Rush Darwish…

“It’s no surprise that Dan Lipinski stands apart from 11 Democratic colleagues from Illinois and refuses to support opening impeachment proceedings against Donald Trump. Dan Lipinski has stood firmly in support of components of Donald Trump’s racist and backward agenda when it comes to healthcare, women’s rights, and immigration. Leadership is about taking a stand with courage, doing the right thing - not playing it politically safe with an upcoming election. This silence from Lipinski is just another example of why we need to elect more bold, independent Democrats like who will fight Trump and not bow to party leadership on either side.”


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Wednesday, Aug 28, 2019 - Posted by Rich Miller

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*** UPDATED x1 *** Churchill Downs points finger at horsemen in threat to close Arlington Racecourse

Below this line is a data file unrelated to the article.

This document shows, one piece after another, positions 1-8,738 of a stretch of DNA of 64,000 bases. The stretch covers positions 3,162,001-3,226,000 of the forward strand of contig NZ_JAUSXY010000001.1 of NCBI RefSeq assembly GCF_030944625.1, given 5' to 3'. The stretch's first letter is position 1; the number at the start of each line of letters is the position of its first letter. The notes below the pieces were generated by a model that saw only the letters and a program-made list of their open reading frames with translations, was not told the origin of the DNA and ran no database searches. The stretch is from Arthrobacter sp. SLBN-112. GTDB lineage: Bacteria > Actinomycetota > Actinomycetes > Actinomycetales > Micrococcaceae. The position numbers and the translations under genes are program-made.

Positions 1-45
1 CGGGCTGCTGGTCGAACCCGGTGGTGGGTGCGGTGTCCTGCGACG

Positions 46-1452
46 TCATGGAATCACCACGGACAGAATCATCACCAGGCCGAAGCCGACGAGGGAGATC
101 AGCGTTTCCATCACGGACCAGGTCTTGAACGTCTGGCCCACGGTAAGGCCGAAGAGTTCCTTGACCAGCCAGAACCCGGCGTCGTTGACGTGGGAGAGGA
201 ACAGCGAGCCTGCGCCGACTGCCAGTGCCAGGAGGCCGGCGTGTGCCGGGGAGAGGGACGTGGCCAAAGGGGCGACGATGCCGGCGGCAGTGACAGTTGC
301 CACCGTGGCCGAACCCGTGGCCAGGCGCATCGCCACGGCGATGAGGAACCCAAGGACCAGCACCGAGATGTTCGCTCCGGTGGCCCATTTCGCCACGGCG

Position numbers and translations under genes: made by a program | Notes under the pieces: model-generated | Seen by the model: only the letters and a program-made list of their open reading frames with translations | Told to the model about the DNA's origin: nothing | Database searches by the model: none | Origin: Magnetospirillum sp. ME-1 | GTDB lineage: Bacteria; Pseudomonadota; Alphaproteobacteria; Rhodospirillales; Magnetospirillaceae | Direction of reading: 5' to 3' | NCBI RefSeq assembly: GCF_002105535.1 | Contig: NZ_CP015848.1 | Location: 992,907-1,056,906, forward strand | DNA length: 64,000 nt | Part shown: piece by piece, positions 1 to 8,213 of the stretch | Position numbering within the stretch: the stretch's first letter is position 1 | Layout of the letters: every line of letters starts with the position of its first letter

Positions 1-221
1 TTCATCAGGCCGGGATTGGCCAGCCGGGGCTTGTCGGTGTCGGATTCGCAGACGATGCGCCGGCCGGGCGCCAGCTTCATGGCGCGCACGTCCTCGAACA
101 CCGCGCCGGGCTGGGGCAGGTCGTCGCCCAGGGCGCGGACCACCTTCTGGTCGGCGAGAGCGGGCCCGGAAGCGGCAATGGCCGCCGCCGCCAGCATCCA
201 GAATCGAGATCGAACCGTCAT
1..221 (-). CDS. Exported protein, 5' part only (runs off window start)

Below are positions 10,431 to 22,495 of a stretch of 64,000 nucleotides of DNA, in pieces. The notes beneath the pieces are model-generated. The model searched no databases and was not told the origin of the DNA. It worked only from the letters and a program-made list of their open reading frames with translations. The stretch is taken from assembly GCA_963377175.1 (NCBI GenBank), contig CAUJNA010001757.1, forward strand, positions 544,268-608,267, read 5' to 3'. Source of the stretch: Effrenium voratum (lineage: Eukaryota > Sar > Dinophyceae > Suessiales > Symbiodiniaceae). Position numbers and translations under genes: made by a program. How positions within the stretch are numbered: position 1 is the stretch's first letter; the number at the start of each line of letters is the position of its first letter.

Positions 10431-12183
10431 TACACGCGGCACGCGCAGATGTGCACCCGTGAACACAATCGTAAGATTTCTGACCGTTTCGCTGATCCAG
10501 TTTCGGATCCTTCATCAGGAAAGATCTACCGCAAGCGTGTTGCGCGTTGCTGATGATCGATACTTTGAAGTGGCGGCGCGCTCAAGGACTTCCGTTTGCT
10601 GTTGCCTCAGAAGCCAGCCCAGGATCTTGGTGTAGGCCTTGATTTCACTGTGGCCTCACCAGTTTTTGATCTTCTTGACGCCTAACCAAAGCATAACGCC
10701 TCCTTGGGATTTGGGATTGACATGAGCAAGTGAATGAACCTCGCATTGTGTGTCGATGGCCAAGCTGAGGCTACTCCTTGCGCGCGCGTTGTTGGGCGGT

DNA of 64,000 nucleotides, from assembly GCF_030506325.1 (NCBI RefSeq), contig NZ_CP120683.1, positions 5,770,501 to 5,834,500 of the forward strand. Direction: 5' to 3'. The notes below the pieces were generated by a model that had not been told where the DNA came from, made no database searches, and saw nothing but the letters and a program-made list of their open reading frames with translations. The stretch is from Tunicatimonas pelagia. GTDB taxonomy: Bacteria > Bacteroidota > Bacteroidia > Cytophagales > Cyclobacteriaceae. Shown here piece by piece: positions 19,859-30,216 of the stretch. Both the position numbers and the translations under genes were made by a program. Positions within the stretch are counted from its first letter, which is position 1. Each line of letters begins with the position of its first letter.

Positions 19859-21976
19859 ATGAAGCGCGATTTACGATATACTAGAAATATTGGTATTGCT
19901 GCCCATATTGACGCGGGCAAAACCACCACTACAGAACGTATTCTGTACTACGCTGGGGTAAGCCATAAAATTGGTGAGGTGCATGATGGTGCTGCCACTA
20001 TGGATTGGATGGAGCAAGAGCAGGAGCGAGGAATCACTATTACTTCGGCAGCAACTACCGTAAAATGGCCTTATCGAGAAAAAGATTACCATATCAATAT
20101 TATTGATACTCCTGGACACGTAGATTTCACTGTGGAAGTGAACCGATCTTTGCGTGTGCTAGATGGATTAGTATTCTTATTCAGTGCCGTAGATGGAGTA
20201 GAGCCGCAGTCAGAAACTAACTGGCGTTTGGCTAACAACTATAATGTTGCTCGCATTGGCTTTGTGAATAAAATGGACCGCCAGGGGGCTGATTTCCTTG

Wednesday, Aug 28, 2019 - Posted by Rich Miller

* Las Vegas Advisor last month

JP Morgan‘s Daniel Politzer expects Churchill Downs to be a winner thrice over in Illinois: first, a lower tax rate on table games, starting in 2020; second, a potential 800 additional gaming positions at Rivers Casino Des Plaines (which will probably require physical expansion: it’s pretty packed in there); third, slots at Arlington Park, though Politzer thinks Churchill Downs may sell the latter now its real estate is more valuable, among several other options: “we could envision a scenario whereby CHDN would opt to sell its 336 acres of land at Arlington Park, utilize a 1031 exchange to limit tax leakage, and pursue an additional casino license in Illinois (potentially with Rush Street Gaming/Neil Bluhm; the Waukegan license seems most logical, in our view …).”